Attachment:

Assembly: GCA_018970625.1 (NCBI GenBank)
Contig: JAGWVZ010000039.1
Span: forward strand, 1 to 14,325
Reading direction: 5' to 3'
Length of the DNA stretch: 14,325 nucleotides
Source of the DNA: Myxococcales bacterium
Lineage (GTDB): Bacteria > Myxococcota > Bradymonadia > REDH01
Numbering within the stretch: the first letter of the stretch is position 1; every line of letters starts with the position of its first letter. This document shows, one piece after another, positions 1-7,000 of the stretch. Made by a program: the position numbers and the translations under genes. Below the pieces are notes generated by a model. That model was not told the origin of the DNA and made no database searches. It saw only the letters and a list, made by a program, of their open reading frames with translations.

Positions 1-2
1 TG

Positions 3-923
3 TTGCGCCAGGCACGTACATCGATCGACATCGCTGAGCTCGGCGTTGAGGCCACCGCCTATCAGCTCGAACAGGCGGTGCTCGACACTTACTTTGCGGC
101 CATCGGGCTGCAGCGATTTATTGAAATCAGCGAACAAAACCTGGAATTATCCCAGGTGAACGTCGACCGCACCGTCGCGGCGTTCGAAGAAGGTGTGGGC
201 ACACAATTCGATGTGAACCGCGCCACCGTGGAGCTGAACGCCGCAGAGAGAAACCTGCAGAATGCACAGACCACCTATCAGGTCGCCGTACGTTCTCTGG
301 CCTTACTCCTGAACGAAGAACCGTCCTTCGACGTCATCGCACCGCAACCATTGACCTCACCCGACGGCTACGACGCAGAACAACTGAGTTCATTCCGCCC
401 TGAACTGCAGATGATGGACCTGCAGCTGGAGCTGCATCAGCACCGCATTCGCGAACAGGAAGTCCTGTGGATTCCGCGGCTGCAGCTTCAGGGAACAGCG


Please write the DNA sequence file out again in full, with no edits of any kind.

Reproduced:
Assembly: GCA_018970625.1 (NCBI GenBank)
Contig: JAGWVZ010000039.1
Span: forward strand, 1 to 14,325
Reading direction: 5' to 3'
Length of the DNA stretch: 14,325 nucleotides
Source of the DNA: Myxococcales bacterium
Lineage (GTDB): Bacteria > Myxococcota > Bradymonadia > REDH01
Numbering within the stretch: the first letter of the stretch is position 1; every line of letters starts with the position of its first letter. This document shows, one piece after another, positions 1-7,000 of the stretch. Made by a program: the position numbers and the translations under genes. Below the pieces are notes generated by a model. That model was not told the origin of the DNA and made no database searches. It saw only the letters and a list, made by a program, of their open reading frames with translations.

Positions 1-2
1 TG

Positions 3-923
3 TTGCGCCAGGCACGTACATCGATCGACATCGCTGAGCTCGGCGTTGAGGCCACCGCCTATCAGCTCGAACAGGCGGTGCTCGACACTTACTTTGCGGC
101 CATCGGGCTGCAGCGATTTATTGAAATCAGCGAACAAAACCTGGAATTATCCCAGGTGAACGTCGACCGCACCGTCGCGGCGTTCGAAGAAGGTGTGGGC
201 ACACAATTCGATGTGAACCGCGCCACCGTGGAGCTGAACGCCGCAGAGAGAAACCTGCAGAATGCACAGACCACCTATCAGGTCGCCGTACGTTCTCTGG
301 CCTTACTCCTGAACGAAGAACCGTCCTTCGACGTCATCGCACCGCAACCATTGACCTCACCCGACGGCTACGACGCAGAACAACTGAGTTCATTCCGCCC
401 TGAACTGCAGATGATGGACCTGCAGCTGGAGCTGCATCAGCACCGCATTCGCGAACAGGAAGTCCTGTGGATTCCGCGGCTGCAGCTTCAGGGAACAGCG